In the second place it seems to me that it should be clearly understood that what we, lay disciples, write on the subject of Occult Philosophy is not to be taken as exhaustive, or as necessarily correct to the letter, in every detail. We receive certain instructions, and portions of what we are taught we reproduce as occasion demands; doubtless our contributions are looked at, and any glaring errors, should such find a place there, are eliminated, but it is not pretended that papers like the Fragments, or the Review of the Perfect Way, are to be considered as authoritative or final—correct, in the main, of course they are and must be, or they would not be allowed to appear, but for all that no “verbal inspiration” is claimed for them; and while they will necessarily always be imperfect (for how can such questions be exhaustively dealt with in a few pages?) they will very often fall short of perfect accuracy in regard to even those points with which they do deal.
Hereafter a more or less comprehensive and complete sketch of the whole system will perhaps be given, at present the object of all these detached papers merely is, to familiarize readers with the barest outlines of some of the more salient of its features. We do not pretend to furnish pictures, much less photographs, only the roughest possible sketches.
If “C.C.M.” wants to know why he and others, like himself honestly anxious to learn the whole truth, cannot get this at once totus terres atque rotundus, the reply is that those who presumably know best, and who, be this as it may, hold the keys of the position, declare that the time has not come for giving more than stray glimpses of that truth to the world.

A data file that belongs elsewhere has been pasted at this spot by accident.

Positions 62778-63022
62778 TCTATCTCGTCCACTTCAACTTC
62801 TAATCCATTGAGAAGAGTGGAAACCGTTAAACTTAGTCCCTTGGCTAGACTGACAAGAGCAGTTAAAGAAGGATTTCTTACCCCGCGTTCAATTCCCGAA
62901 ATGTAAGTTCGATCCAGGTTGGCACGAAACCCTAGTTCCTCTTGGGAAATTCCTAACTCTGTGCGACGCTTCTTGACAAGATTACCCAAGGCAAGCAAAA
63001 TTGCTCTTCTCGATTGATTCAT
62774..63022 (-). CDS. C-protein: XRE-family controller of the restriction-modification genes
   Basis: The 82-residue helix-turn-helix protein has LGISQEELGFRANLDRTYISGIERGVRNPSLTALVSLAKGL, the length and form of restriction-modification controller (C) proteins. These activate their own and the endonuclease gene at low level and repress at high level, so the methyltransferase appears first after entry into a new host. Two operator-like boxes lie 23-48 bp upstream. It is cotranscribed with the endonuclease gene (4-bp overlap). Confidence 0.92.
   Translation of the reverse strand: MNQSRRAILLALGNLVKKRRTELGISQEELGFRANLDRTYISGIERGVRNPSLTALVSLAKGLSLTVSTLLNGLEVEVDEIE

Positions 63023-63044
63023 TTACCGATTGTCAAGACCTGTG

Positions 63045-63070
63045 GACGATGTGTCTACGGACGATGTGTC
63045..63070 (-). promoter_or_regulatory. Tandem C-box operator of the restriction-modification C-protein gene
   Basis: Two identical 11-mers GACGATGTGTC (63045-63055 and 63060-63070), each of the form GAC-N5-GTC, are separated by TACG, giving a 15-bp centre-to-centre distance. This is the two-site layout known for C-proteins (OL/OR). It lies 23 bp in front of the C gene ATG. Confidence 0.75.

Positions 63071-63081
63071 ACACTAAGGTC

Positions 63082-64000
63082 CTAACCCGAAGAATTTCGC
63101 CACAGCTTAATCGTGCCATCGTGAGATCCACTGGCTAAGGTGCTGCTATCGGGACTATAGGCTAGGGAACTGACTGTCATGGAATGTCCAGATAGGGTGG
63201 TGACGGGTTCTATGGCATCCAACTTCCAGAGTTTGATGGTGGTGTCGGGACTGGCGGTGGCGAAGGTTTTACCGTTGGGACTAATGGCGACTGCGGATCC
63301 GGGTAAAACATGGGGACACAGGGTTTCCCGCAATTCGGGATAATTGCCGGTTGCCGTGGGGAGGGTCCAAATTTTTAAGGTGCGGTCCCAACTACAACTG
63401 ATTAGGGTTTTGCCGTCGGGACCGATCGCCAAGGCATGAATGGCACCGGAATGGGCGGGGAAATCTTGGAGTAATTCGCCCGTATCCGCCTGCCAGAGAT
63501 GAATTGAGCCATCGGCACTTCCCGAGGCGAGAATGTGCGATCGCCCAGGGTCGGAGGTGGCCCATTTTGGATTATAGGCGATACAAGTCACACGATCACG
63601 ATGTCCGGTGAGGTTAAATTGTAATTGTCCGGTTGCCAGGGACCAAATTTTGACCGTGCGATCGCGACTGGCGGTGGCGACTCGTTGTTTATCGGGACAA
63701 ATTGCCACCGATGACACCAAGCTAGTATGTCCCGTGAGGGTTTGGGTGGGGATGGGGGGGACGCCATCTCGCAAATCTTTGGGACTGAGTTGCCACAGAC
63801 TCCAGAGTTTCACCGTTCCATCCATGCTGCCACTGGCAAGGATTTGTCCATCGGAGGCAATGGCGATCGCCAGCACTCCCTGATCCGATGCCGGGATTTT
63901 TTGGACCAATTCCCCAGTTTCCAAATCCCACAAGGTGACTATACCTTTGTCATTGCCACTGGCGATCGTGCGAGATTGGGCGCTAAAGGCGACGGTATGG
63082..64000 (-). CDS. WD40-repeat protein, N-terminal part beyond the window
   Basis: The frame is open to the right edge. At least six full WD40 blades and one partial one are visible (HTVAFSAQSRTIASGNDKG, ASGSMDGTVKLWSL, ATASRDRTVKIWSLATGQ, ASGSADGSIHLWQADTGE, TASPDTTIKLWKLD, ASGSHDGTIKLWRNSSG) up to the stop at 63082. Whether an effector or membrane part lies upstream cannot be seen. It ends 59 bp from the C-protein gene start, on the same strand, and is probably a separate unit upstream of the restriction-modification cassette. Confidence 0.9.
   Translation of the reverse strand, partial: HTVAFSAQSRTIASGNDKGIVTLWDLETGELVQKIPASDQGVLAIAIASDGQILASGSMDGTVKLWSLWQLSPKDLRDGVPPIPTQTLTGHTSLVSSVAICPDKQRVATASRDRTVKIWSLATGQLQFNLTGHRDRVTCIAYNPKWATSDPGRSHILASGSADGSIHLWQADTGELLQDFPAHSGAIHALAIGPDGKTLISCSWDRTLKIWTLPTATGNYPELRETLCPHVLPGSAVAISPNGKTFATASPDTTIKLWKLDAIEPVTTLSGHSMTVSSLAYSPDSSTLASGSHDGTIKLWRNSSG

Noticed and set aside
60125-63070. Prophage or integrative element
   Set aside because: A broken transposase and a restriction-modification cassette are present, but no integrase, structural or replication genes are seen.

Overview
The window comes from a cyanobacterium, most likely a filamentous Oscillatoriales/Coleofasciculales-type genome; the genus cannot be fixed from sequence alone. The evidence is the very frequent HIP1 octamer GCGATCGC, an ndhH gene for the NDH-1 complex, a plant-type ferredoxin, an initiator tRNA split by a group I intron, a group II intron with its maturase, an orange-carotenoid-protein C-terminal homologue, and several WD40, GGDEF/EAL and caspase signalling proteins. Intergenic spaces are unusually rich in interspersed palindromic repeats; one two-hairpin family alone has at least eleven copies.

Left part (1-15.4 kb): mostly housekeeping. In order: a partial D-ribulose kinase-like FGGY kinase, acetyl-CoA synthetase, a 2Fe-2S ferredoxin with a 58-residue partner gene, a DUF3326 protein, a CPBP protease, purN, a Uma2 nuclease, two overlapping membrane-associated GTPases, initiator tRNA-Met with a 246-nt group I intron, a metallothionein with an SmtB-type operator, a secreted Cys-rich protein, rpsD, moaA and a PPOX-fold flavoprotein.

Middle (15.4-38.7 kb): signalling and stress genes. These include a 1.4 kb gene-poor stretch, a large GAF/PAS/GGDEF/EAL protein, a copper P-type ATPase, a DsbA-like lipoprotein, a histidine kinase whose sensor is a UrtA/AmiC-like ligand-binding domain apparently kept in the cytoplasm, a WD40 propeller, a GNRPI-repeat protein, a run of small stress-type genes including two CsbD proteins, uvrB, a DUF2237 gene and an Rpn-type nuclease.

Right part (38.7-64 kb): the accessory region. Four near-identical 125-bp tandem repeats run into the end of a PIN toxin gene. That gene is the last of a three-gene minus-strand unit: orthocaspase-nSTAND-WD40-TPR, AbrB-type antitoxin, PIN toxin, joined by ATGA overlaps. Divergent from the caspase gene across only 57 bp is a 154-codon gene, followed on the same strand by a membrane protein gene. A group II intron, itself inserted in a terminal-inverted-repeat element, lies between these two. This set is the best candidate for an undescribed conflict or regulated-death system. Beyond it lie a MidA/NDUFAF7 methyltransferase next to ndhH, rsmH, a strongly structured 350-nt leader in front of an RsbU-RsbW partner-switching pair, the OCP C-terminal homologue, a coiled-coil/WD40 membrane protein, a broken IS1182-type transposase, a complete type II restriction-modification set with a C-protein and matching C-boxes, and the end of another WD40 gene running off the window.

It would be well too for “C.C.M.” and other worthy Brothers, unacquainted with the East, to remember that the adepts (with whom it rests to give to us little or much and to give what they do give slowly or promptly, grudgingly or freely) differ intellectually in many respects from ourselves. I, for instance, distinctly hold that knowing what they do, it is a sin on their part not to communicate to the world all the knowledge they possess which would not involve conferring on people unworthy, probably, to exercise them, occult powers. I hold that, be a man an adept or what not, all the knowledge he possesses, he holds, simply, in trust for his fellow-men. Under that trust he may reserve, for specially tried disciples, such knowledge as would invest men with abnormal powers over their fellows, but the rest he is bound to give. But they scout any such idea, and hold that the knowledge they possess is their own especial property, to communicate or not to others as they please and they consider this communication, which I hold to be a simple duty, the greatest possible favour and one which must be worked for.